THE Norgen were a mighty folk in olden time in Tirol. In their span-high bodies resided a power which no child of man, were he ever so stalwart and well-limbed, could resist. But they were also for the most part a peaceable race, and more inclined to assist than to obstruct the industrious inhabitants of the country in their labours; so long as they were treated with respect and deference they seldom interfered with any one. Then they were generally scrupulously honourable, and strict keepers of their word. A service rendered one of them was sure to be repaid a hundredfold. An injury brought a corresponding retribution, and scorn, contempt, or ridicule roused their utmost vengeance; while some there were who entertained a true spirit of mischief, and indulged in wanton tricks which showed their character was not altogether free from malice.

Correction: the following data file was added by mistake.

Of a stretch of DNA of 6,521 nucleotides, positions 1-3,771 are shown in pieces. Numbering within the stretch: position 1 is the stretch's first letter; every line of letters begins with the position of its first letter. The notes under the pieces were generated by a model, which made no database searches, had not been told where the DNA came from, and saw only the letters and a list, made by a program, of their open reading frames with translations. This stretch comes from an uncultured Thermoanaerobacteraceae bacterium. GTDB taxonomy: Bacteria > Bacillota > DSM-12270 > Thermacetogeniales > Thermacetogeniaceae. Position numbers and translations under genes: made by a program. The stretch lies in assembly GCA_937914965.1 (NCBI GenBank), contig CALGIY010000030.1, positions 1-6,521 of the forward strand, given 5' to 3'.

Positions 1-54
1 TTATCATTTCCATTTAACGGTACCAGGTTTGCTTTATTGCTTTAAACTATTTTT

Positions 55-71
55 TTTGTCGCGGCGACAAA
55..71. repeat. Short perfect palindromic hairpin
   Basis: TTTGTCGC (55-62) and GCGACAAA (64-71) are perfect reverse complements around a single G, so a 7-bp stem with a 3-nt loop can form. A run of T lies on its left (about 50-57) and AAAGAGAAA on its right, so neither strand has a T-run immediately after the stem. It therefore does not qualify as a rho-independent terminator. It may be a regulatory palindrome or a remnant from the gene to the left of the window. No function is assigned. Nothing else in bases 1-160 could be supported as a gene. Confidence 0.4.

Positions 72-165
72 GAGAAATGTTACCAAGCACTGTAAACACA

They were most often to be met in lonely paths and unfrequented fastnesses of nature, but a solitary Nörglein could also occasionally stray within the haunts of men, at times asking hospitality at their hands, and at others getting into the bedrooms at night, and teasing the children in their sleep, hence the common proverb--
"Shut the door closely to,
Or the Norg will come through ."
And at other times, again, they would take part in the field and household labours, as if they found it sport. The name of Norg was chiefly appropriated to them in South Tirol; in Vorarlberg the analogous cobbold went by the name of Rutschifenggen. Every locality, every valley, every hamlet, and almost every farm, had its own familiar dwarf whose doings were handed down as household words.